Dorothy Simpson is a Welsh born detective fiction writer; born in 1933, she wrote from 1975 to 2000. Perhaps not a great writer, but her books are engaging and consciously set in the events of the current day. Her 1985 novel, Last seen alive won the Crime Writers’ Association, Silver Dagger.
Last seen alive takes up contemporary side stories about: Princess Diana; glue sniffing; and the rights of adopted children and the parents who gave them up. From the collector’s point of view the novel is of interest as Simpson describes three collectors amongst the book’s characters. Does this mean that this was a time when popular collecting was being recognised as a social phenomenon?
Bridget Thanet, child of the main protagonist, DI Thanet – Ever since that fairy-tale vision had floated up the aisle of St Paul’s Cathedral, capturing the hearts and imagination of millions, Bridget had taken an avid interest in anything and everything to do with Princess Diana. Her bedroom was crammed with posters, books, commemoration china and bulging scrapbooks….
Thanet and his off-sider investigate some odd behaviour of the novel’s victim – she disappeared at short notice for hours and sometimes overnight from her business. When she returned she was sometimes elated and sometimes gloomy. The detectives wondered what secret business was going on.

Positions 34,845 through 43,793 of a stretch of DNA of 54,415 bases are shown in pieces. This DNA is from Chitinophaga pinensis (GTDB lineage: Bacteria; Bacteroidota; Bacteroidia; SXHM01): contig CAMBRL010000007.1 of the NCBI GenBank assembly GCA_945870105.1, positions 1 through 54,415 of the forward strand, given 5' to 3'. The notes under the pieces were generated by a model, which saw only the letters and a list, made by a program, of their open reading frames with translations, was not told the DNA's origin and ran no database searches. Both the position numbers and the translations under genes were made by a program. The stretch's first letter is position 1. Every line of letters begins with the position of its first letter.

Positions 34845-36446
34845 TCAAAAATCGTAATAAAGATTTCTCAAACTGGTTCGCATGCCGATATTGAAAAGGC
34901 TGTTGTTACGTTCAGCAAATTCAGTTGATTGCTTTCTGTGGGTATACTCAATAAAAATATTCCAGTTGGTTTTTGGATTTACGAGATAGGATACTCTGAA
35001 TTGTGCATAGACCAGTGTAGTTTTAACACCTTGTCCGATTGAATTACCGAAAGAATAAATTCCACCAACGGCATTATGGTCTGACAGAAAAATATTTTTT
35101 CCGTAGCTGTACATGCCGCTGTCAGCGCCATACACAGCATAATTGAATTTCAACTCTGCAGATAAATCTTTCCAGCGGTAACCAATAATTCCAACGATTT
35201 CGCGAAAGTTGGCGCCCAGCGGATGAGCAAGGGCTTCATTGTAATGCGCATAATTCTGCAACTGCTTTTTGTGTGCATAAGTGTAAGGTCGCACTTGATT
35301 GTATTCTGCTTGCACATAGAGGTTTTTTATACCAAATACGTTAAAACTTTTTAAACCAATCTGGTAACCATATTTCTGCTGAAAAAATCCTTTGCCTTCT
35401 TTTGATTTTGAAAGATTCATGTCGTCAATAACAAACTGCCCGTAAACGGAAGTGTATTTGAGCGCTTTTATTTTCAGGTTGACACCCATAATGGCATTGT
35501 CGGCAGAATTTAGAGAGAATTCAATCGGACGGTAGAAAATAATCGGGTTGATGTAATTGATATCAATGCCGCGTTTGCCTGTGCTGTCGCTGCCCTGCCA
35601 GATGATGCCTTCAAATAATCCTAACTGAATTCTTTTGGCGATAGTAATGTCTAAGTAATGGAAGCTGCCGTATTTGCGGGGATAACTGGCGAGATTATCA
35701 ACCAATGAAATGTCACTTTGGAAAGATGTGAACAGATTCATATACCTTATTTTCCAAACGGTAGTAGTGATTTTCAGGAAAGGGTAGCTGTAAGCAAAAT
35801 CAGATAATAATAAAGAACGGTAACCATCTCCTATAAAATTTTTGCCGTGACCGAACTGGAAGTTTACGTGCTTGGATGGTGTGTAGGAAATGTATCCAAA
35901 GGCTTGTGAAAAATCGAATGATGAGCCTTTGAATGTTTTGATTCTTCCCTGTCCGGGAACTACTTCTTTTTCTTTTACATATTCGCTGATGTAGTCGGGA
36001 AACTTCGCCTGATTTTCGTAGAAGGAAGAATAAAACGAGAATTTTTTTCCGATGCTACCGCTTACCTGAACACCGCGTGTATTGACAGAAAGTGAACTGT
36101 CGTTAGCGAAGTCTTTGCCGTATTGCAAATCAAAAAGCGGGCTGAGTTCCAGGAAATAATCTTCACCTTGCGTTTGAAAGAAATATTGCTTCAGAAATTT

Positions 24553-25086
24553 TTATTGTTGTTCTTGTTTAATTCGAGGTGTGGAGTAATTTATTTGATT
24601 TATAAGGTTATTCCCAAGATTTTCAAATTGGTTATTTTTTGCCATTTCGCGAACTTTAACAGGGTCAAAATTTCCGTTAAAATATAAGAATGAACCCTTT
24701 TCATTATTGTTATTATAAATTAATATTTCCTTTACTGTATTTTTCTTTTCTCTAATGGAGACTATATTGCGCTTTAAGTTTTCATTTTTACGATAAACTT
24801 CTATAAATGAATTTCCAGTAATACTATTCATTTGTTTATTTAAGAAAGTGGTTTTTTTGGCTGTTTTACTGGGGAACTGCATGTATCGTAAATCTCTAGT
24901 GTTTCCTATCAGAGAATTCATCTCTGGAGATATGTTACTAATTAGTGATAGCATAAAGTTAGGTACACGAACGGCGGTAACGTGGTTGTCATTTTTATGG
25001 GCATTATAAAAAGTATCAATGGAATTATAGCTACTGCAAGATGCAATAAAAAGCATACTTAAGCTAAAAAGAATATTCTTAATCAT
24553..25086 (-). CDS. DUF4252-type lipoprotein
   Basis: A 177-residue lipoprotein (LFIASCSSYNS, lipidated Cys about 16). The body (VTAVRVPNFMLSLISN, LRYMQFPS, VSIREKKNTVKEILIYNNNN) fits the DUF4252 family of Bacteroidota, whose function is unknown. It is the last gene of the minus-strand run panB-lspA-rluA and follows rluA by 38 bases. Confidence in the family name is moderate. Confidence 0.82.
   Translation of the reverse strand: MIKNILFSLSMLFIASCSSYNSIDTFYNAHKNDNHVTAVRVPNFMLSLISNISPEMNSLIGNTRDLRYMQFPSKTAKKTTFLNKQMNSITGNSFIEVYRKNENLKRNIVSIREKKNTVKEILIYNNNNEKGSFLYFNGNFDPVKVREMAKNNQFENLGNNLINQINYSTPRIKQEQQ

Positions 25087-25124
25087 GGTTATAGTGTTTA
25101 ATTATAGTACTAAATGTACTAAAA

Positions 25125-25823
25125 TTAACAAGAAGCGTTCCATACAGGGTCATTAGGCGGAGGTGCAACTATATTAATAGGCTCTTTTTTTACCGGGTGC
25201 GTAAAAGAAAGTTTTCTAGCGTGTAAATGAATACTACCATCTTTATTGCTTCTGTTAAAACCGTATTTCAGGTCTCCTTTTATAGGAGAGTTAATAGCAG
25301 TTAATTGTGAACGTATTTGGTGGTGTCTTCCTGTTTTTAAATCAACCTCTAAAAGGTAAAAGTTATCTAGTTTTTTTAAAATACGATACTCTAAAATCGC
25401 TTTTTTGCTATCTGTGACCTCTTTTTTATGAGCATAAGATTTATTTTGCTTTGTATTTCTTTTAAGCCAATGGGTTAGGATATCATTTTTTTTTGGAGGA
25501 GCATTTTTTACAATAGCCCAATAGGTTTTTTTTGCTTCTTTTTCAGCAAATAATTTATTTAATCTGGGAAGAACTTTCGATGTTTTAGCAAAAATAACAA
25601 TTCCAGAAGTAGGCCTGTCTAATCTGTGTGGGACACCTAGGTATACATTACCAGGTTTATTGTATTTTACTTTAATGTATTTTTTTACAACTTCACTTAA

Thanet laughed. “We’ll bear it in mind. Anyway, it certainly sounds as if she was preoccupied by some specific project.”
“Perhaps she decided to cultivate an interest to take her mind off her unhappiness.”
Lineham shrugged. “Collecting something?”
“There is no sign of any collection in her flat.”
“But if she was only getting started…She could have been going to auctions sales, which would explain why the absences were irregular and for varying lengths of time….”
“And the mysterious folder?”
“Auction catalogues, lists of dealers, antique shops, adverts cut out of papers…”
The well established collector
At the other extreme, Thanet and Lineham visit an elderly Latin teacher who had devoted his retirement to scholarly pursuits.
….Thanet and Lineham could not prevent themselves from exchanging a look of pure amazement. At first glance it seemed that the house was constructed of books rather than bricks and mortar, wood and plasterboard. Every available wall surface was stacked with books, right up to the ceiling. They even marched up the stairs, piled shoulder high on every riser, up and up into the dimness of the landing above.
“We’d better go into the kitchen.”
They passed two open doors on the way and in both rooms books prevailed, to the degree that seemed to be little floor space left, just a narrow corridor between encroaching walls of volumes, leading to a single armchair with a standard lamp beside it. How on earth, Thanet wondered, did Hollister ever manage to get a book in one of the stacks at the back? For that matter, how could he hope to have even a vague idea of where he had put the one he wanted, let alone find it?